- Term Papers and Free Essays

Ontological Argument

Essay by   •  October 31, 2010  •  359 Words (2 Pages)  •  1,271 Views

Essay Preview: Ontological Argument

Report this essay
Page 1 of 2

The ontological argument

The ontological argument tries to probe the existence of God through the concept of reason itself that it can be deductive. There will be no evidence to need it to prove the real existence of God it will be enough just to have the concept of God in our minds. The argument is an a priori example, which means with no request to experience to probe it and we have to believe that God must actually exist. This argument is associated to the concept of God, concept of perfection and existence and this link us that there is a God such is the "most perfect conceivable being"(GPB) so this being must exist.


The argument was initiates by St. Anselm who he highlighting God, who no greater being can be conceived, must exist. So if He is not real he can't the perfect conceivable being. Anselm gives us a point, if you believe in God, and if it mean a lot to us, we can believe that God actually exist. So this is more reason and no just faith.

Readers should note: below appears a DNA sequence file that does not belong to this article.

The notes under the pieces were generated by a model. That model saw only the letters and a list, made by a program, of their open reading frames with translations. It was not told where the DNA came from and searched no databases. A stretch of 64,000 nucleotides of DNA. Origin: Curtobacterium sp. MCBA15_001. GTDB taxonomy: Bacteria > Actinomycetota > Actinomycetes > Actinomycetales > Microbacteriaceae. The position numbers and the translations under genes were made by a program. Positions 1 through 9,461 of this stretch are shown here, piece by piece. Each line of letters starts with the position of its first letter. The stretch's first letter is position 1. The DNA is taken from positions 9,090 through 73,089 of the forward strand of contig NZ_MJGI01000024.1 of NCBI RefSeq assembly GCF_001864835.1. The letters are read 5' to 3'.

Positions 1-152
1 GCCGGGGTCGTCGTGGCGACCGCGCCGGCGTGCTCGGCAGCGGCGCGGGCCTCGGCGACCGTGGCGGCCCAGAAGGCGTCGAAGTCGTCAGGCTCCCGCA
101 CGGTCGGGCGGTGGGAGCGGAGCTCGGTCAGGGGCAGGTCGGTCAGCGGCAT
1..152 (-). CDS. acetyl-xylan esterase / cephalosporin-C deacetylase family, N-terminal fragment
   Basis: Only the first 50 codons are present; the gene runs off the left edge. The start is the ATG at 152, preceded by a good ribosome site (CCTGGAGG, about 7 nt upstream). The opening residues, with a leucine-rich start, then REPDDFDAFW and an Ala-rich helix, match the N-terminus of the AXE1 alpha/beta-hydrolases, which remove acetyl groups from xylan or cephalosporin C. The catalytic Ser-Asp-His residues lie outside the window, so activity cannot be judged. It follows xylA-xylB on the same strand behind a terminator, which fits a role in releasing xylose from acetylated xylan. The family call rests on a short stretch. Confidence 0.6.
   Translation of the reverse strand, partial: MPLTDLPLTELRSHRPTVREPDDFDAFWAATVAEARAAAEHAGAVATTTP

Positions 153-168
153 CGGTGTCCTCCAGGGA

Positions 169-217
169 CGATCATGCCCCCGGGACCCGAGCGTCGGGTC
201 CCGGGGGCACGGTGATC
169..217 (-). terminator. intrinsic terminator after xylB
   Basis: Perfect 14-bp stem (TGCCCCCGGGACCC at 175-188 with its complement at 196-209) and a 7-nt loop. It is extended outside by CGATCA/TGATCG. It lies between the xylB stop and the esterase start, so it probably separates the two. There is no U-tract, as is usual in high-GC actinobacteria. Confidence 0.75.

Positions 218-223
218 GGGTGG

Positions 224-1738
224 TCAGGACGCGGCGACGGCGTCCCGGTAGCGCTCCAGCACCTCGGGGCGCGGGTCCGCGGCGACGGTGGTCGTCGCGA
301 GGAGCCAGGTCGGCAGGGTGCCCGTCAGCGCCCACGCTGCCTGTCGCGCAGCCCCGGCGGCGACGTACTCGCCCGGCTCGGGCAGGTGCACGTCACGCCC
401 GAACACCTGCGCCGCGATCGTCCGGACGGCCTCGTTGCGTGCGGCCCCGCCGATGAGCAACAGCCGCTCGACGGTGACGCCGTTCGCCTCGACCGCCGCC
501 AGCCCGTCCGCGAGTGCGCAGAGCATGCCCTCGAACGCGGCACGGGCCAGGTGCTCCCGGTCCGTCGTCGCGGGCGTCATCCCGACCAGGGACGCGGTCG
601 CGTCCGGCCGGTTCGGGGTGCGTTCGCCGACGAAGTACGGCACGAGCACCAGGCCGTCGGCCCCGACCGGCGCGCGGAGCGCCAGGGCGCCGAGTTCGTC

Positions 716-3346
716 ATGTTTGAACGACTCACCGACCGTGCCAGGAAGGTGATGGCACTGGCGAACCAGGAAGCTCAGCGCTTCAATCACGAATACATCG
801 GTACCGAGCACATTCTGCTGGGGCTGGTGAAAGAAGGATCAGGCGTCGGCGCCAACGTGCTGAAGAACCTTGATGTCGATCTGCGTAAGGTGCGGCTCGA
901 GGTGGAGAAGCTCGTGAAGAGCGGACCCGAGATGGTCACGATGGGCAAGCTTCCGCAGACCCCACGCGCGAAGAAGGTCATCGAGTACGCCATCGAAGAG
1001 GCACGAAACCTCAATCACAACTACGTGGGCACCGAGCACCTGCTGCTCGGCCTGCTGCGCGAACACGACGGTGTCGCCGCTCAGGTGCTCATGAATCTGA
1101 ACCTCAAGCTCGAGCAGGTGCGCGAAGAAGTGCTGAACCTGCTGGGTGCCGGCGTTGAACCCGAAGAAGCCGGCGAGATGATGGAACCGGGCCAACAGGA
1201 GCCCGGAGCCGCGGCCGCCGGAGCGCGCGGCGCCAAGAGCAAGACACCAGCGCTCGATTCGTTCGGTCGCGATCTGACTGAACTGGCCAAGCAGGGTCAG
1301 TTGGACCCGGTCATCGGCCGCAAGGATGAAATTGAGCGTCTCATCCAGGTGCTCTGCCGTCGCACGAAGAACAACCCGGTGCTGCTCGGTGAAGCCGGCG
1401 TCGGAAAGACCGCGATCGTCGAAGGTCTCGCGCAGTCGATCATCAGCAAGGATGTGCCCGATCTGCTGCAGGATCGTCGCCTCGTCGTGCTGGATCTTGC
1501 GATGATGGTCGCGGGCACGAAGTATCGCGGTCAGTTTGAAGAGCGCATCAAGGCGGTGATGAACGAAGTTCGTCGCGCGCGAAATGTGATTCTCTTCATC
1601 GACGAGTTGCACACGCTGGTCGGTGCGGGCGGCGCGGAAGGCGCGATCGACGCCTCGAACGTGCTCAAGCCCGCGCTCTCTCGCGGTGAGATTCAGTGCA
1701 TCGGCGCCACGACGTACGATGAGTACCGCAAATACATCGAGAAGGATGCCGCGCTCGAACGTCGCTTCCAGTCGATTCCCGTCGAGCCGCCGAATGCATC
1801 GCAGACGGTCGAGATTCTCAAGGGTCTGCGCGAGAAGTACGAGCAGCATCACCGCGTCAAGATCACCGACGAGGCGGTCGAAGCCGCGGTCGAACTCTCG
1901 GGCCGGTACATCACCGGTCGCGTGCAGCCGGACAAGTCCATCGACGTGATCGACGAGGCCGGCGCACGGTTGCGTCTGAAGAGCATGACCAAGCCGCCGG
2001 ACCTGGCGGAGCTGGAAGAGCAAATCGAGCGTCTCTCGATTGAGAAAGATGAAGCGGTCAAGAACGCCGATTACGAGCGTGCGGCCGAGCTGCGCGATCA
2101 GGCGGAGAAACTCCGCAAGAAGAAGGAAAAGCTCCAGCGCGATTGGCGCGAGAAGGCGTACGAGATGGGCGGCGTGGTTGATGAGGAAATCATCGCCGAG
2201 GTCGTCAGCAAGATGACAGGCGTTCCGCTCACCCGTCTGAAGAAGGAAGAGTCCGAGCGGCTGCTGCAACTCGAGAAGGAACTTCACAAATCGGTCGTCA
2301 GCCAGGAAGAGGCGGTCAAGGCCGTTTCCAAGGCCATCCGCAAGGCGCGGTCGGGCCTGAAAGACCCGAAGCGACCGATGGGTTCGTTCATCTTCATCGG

Descartes is other proponent who support St. Anselm's argument, by founding his view in the point of mathematics reasoning, trying to show the relation of triangles' characteristics with God's characteristics to prove the existence of God by reasoning.

Plantinga is one more proponent of this argument, who argued that if we believe in God is our basics beliefs, so if you are a believer it be enough to believe in the existence of God. He thinks that religious beliefs are foundational.


The principal opponent to the argument are Guanilo who critic is based on the fact that we can used the logic to prove the existence of any perfect thing like the 'Perfect Island". So this bring us to the point if



Download as:   txt (2 Kb)   pdf (49.5 Kb)   docx (9 Kb)  
Continue for 1 more page »
Only available on
Citation Generator

(2010, 10). Ontological Argument. Retrieved 10, 2010, from

"Ontological Argument" 10 2010. 2010. 10 2010 <>.

"Ontological Argument.", 10 2010. Web. 10 2010. <>.

"Ontological Argument." 10, 2010. Accessed 10, 2010.